Two of Atlanta’s most respected new music ensembles, Bent Frequency and Sonic Generator, held their respective first events of the season in unusual open spaces with free public access. Bent Frequency amassed 100 performers for a concert in a Downtown parking garage, while two days later the musicians of Sonic Generator collaborated with Lauri Stallings’ venerable gloATL movement artists at the site of a massive intown outdoor sculpture.
Bent Frequency opened their 2016-17 season on Saturday night with the U.S. premiere of A wave and waves created by composer Michael Pisaro and percussionist Greg Stuart. Pisaro and Stuart were both present and involved in the performance, which took place in the basement level of the Mammal Gallery parking deck at 76 Forsyth Street as part of this year’s “ELEVATE: Microcosm” events.
A wave and waves utilizes 100 different percussion sounds, one player per sound, with the musicians set up in a 10 x 10 grid and the audience seated among them. To get the 100 players needed, percussionist Stuart Gerber, Bent Frequency’s co-artistic director, put out a call for volunteers via email and social media “seeking Atlanta-area creative musicians for a unique performing experience.” In the end, says Gerber, “We got the 100 players we needed, though it was a daunting task to assemble a volunteer group of that size.”
The performance held forth in a fairly dark environment, with purplish up-lighting on the pillars and walls replacing the stark white fluorescence of the deck’s utilitarian ceiling lights. The 70-minute work was divided into two parts of exactly 35 minutes each, with a pair of large-screen count-up clocks displaying the number of elapsed minutes, guiding the performers through the timed score.
The first part, “A wave,” was a single arching gesture, which grew in volume and then receded through a process of accumulation of sounds in layers, with as many as 50 of the musicians playing simultaneously at its peak. Individual instruments remained at the same soft dynamic level throughout, only the accumulative process changed the overall loudness. The second, “waves,” brought dynamic and spatial aspects more clearly to the fore with a large number of short, faster-moving arch-like gestures. The music’s sonic center seemed to travel around the performance space as each wave of sound rose and fell, skittering and bounding across the concrete room in a colorful tapestry of sound.
A mere two miles away from that Forsyth Street parking deck, as the crow flies, is the site of Sol LeWitt’s public sculpture, “54 Columns,” located in a small strip of Freedom Park at the intersection of Highland Avenue and Glen Iris Drive. It served as the location for a collaborative, hybrid performance between new-music-and-technology ensemble Sonic Generator and movement art company glo on Monday evening as one of the cultural offerings of France-Atlanta 2016.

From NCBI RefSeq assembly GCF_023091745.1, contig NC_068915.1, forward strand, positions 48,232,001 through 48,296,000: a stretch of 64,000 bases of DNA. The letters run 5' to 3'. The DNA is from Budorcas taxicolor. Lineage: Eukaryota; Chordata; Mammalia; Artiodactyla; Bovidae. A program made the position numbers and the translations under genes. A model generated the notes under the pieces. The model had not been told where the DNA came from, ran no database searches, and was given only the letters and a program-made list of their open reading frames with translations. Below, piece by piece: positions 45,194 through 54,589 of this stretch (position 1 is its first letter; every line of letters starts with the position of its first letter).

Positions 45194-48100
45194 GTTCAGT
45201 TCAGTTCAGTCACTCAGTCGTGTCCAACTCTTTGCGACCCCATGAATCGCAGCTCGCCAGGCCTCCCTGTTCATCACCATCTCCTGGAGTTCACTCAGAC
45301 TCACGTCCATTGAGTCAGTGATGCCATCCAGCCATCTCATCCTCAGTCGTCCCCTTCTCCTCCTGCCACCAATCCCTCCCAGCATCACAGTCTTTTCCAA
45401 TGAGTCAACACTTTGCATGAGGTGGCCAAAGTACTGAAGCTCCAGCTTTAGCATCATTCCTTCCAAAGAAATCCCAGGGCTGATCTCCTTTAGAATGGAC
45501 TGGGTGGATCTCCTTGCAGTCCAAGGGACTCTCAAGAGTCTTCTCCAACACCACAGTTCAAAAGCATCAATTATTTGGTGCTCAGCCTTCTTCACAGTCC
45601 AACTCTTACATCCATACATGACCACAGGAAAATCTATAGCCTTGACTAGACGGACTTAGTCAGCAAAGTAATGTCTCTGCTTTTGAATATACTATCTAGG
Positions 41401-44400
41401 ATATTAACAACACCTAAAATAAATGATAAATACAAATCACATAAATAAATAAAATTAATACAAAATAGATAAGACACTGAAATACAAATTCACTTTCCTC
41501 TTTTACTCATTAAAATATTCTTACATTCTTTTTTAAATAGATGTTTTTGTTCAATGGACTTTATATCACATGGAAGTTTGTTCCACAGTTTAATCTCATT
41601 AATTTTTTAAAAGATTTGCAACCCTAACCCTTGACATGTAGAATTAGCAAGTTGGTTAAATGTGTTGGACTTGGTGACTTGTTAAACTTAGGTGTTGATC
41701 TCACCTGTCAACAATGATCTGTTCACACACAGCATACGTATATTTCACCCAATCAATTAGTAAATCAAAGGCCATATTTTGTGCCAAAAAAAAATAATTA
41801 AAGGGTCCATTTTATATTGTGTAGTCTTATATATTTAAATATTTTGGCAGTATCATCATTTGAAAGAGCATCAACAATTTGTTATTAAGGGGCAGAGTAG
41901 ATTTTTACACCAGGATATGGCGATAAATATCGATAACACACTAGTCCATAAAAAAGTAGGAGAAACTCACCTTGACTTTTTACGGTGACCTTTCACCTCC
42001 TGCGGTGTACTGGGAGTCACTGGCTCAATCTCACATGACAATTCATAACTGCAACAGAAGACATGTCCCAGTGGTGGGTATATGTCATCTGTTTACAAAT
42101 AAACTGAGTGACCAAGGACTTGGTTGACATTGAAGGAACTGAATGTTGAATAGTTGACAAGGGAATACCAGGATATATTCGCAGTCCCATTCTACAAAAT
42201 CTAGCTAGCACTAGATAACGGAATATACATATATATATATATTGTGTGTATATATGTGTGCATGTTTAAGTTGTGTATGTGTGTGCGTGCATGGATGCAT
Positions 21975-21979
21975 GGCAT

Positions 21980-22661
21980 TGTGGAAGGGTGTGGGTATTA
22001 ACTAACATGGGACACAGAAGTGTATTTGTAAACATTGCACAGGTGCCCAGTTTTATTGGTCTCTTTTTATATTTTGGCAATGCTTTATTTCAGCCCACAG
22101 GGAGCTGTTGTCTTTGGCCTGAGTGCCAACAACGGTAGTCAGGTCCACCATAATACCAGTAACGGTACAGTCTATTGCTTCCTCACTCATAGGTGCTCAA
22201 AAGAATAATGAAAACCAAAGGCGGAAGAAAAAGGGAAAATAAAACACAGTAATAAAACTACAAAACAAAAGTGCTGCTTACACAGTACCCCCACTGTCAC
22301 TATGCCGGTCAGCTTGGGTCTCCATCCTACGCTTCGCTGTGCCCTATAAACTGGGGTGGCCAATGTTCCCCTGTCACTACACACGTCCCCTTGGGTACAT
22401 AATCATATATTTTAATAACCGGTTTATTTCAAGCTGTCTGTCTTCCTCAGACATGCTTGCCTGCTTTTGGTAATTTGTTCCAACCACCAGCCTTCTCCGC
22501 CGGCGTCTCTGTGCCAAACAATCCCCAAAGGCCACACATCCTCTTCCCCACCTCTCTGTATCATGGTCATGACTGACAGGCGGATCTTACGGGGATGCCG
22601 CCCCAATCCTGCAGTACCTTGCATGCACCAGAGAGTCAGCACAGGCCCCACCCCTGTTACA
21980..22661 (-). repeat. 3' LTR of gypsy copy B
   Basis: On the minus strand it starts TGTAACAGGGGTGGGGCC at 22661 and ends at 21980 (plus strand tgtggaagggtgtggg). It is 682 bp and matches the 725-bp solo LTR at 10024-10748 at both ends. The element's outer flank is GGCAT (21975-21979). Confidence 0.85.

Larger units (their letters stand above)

The performance began at sundown and marked the world premiere of both of the complete “Cycles” soundscape by Paris-born composer Daniel Wohl and Lauri Stallings’ concurrent choreography, entitled “Yesterday she plowed the land,” involving six musicians and four movement artists. The movement artists were Kristina Brown, Jennifer Cara Clark, Cailan Orn and MaryJane Pennington; the musicians were flutist Jessica Sherwood, clarinetist Ted Gurch, violinist Helen Kim, cellist Brad Ritchie, percussionist Stuart Gerber and pianist Tim Whitehead. The music also involved electronic sounds, which merged well with the amplified instruments.
Sonic Generator had premiered a single movement of Wohl’s “Cycles” in February 2014 at the Arsenal de Metz, France, then gave its U.S. premiere that May at Erikson Clock in Atlanta’s Castleberry Hill District. Even then the intent was for that eight-minute piece to be part of a much longer work to be choreographed and performed with glo.
Sol LeWitt’s “54 Columns” is simply that. Installed in 1999, it is 54 block-and-mortar columns of varying height, constructed from common cinder blocks, within a somewhat triangular portion of an otherwise grassy open space. Each column is anchored on a slightly larger cinder-block base that’s flush with the ground, and has a solid, flat slab cap on top. In this performance, portable up-lighting units at their bases made them look like ominous obelisks.
Stallings’ choreography began and ended in silence, with another large quiet passage intervening at one point when the musicians left their seats and joined the dancers in movement. Nevertheless, Wohl’s “Cycles” shared in the majority of the performance time. The music seemed largely pensive, even doleful, with prominent long tones in the fore, though some segments of greater momentum, with overlapping rhythmic patterns that offered a more cheerful tone.
The dancers roved, and most of the audience became a herd, following them. It was at times impossible to see over or through the moving audience. So I gave up, and went back to the chair where I was originally seated, waiting for the choreography to come to me rather than pursue it. And at times it did, passing between people, chairs, columns and parked bicycles. At one point, three of the dancers were hoisted up onto columns by helpers, where the up-lighting illuminated from below.
When the music ended, the crowd mostly disbursed — but the performance was not yet over. One lone dancer continued to perform in the northwest corner of LeWitt’s array of columns. A few astute people noticed, and remained to watch in earnest, even as gear and lights were being packed away.